Feelings of stress, worry about money and heat are the main causes of poor sleep


The biggest causes of a restless night’s sleep have been discovered – including feeling stressed, worrying about finances and never having the right temperature.

A study of two thousand adults found that 38 percent suffer from poor sleep due to an uncomfortable mattress, while 36 percent have difficulty due to their partner snoring.

A successful sleep is also often disrupted by traffic noise, light coming from the window, and habits such as consuming caffeinated beverages.

And cell phones have a huge impact, with moving through social media (14 percent), playing games (12 percent) and reading (13 percent) on their bedtime devices also lead to a bad night.

As a result, the average adult thinks they need four extra hours of sleep each night to make up for the lack of restful sleep, according to research commissioned by furniture vendor DF.

Dr. David Lee, clinical director at Sleep Unlimited and author of Teaching the World to Sleep, said: or establish a good bedtime routine. Those who sleep poorly should weigh down the bedroom by setting the bedroom as merely for sleep. Dress in another room, read in another room, use electrical appliances in another room. “Then, over time, you’re going to start tying the bed in the bedroom to nothing but sleep.”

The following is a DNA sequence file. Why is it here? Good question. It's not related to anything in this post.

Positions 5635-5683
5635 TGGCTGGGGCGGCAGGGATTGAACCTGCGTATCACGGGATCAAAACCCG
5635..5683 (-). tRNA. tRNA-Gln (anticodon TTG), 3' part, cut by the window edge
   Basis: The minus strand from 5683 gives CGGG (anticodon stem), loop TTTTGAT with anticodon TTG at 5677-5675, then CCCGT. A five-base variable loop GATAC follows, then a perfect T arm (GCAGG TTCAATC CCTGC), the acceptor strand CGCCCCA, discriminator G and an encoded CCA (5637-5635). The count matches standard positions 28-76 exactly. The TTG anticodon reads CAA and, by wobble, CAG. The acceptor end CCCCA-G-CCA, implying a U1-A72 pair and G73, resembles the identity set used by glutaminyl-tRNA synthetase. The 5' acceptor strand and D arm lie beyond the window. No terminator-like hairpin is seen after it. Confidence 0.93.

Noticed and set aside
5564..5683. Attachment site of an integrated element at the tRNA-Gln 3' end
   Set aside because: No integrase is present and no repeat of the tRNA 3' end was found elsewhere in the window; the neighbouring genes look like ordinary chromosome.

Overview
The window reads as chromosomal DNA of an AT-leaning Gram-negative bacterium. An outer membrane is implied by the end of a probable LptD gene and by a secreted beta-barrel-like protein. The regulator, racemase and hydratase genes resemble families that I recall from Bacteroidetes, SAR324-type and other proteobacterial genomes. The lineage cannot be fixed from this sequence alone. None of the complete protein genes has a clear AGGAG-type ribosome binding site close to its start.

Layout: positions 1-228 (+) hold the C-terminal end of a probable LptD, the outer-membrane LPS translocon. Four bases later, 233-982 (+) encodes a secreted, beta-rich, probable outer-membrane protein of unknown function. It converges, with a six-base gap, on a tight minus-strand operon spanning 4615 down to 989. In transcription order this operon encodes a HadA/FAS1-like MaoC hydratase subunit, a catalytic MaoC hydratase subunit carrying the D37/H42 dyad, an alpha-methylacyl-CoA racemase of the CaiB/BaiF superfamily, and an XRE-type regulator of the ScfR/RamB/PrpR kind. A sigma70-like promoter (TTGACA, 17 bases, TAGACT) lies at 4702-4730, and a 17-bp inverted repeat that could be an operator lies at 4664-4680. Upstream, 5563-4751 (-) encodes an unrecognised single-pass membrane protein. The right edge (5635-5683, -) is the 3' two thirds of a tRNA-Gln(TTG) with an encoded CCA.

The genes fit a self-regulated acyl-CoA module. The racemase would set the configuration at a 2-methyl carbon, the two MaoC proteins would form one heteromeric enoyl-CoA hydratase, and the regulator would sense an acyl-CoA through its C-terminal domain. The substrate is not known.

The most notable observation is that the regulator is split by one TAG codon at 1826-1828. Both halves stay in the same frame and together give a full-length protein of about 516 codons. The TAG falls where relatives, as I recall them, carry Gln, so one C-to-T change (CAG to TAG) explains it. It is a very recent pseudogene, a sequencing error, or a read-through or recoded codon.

A DFS spokesman said: “There are ways to get a good night’s sleep, but people seem to be out of practice with a number of habits that interfere with the day. It is not surprising that having a poor quality mattress or pillow is a factor that contributes to an uncomfortable sleeping pattern as well as emotional and physical factors in and around the house. “So it’s important to make sure you have a really comfortable bed and tighten your routine where it’s needed.”

The study also found that more than a quarter of adults (28 percent) are also dissatisfied with the number of hours of sleep they do.


While 18 percent admitted that their sleep routine has worsened since the pandemic. More than half of them (53 percent) rated this with feelings of worry and anxiety about daily issues and 20 percent found it difficult to disconnect from reading the news announcements on their phone.

Leave a Reply

Your email address will not be published.